Two key differences between the above-mentioned studies and our results are in the size and nature of the molecule(s) that increase EHEC virulence. All the above-mentioned studies identified molecules that are small (< 1 kDa) and non-proteinaceous, whereas our results indicate EHEC virulence and attachment to HCT-8 cells is increased by a molecule that is larger than 3 kDa and proteinaceous. Although we attempted to identify the HCT-8 cell-derived molecule(s), complete characterization was difficult due to several reasons. The HCT-8 cell growth medium contained 10% heat-inactivated horse serum, and this increased the complexity of the sample significantly. Fractionation by size exclusion (gel filtration) chromatography or differential centrifugation was not successful due to an abundance of serum proteins (e.g. albumin, transferrin) that block the centrifugal filter membranes and/or prevent migration of smaller molecules through the filter. The abundance of serum proteins also made protein-based methods (e.g. two-dimensional gel electrophoresis) difficult. Precipitation of protein fractions was successful; however, none of the fractions showed any activity after resuspension. It is possible that the structure of the molecule(s) was affected during the precipitation and resuspension process; thereby, affecting activity.

Although we could not identify the epithelial cell-derived molecule, our data provide information on the putative role of the molecule in EHEC infections. The fact that CM that contained either 1% serum or was serum-free failed to enhance EHEC virulence over that observed with FM, and the similar increase observed with equine (HCT-8 cells) and fetal bovine serum (T84 cells), suggest that the component(s) in serum are necessary to enhance virulence, but are not a critical requirement for virulence. This hypothesis is also supported by the observation that virulence and attachment are observed in FM as well. These suggest that the molecule(s) that result in an increase in EHEC virulence could be a breakdown product or a component of host cell surface molecules or a molecule that is processed from a serum protein component, i.e. host cells process a serum component to release molecule(s) that increase EHEC virulence.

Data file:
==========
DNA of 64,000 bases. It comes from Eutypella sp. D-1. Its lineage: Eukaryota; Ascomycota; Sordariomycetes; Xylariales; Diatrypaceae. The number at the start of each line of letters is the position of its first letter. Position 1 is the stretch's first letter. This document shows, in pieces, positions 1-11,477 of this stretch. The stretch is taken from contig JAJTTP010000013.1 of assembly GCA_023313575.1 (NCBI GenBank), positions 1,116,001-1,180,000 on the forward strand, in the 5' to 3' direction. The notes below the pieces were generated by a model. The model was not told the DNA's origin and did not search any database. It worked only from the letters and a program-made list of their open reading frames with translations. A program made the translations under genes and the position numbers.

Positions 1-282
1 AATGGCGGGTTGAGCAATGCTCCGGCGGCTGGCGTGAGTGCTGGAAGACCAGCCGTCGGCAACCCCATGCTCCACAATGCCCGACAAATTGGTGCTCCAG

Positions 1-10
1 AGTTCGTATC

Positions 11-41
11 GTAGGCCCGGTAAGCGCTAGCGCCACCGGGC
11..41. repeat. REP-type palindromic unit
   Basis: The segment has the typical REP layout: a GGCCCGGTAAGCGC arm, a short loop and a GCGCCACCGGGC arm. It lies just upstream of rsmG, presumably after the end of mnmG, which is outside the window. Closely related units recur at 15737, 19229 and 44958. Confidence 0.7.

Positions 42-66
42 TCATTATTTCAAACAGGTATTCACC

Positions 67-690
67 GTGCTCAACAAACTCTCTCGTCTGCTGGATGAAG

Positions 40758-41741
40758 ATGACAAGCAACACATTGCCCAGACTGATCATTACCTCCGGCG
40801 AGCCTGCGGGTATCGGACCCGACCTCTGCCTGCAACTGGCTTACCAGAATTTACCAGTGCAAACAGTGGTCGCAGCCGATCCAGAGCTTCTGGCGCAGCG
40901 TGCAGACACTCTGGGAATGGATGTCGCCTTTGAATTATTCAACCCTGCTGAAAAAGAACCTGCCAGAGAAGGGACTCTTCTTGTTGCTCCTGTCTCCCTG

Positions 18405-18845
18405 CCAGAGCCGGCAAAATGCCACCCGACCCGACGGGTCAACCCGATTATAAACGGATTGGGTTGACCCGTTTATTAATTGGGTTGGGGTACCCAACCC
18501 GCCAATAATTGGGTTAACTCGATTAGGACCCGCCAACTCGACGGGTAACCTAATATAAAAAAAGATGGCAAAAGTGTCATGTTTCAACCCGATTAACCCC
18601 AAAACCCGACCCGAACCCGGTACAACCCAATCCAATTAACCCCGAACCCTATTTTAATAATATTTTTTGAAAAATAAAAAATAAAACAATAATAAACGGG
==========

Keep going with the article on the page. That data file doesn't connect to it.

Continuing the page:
While the difference in EHEC attachment between CM and FM is heat-inactivated, proteinase K treated, serum-free, and 1% serum CM and FM was not statistically significant, the attachment observed in these conditions with either CM or FM was 10-fold higher than that observed in 10% serum (i.e. normal) CM or FM (see Figs 3a and 4a, c, d). It is possible that heat-inactivation, proteinase K treatment, and a decrease in serum concentration reduce the levels of most, if not all, components inhibitory to bacterial growth, and this can lead to increased EHEC attachment compared with 10% serum-containing media. Moreover, it is also possible that the effect of removal of multiple inhibitory components overshadows the increase in EHEC attachment with CM, which would lead to similar attachment levels with both CM and FM under these conditions.

In summary, we show that intestinal epithelial cell-derived factors are important determinants of EHEC virulence. Phenotypic assays for host cell colonization and phage titers suggest that CM exposure up-regulates EHEC virulence and attachment to intestinal epithelial cells. Gene expression data, with the up-regulation of LEE and other virulence-related genes, further support this conclusion. Preliminary characterization indicates that the molecule(s) responsible for increasing EHEC virulence are protein-based, larger than 3 kDa, and heat-labile. Identification of host cell-derived factors can lead to approaches for modulating EHEC infection without adversely affecting the commensal microbiota.


This work was supported by funds from the National Science Foundation (CBET 0846453) to A.J. and the National Institutes of Health (RO1 GM089999) to T.K.W. and A.J. The authors declare no conflict of interest.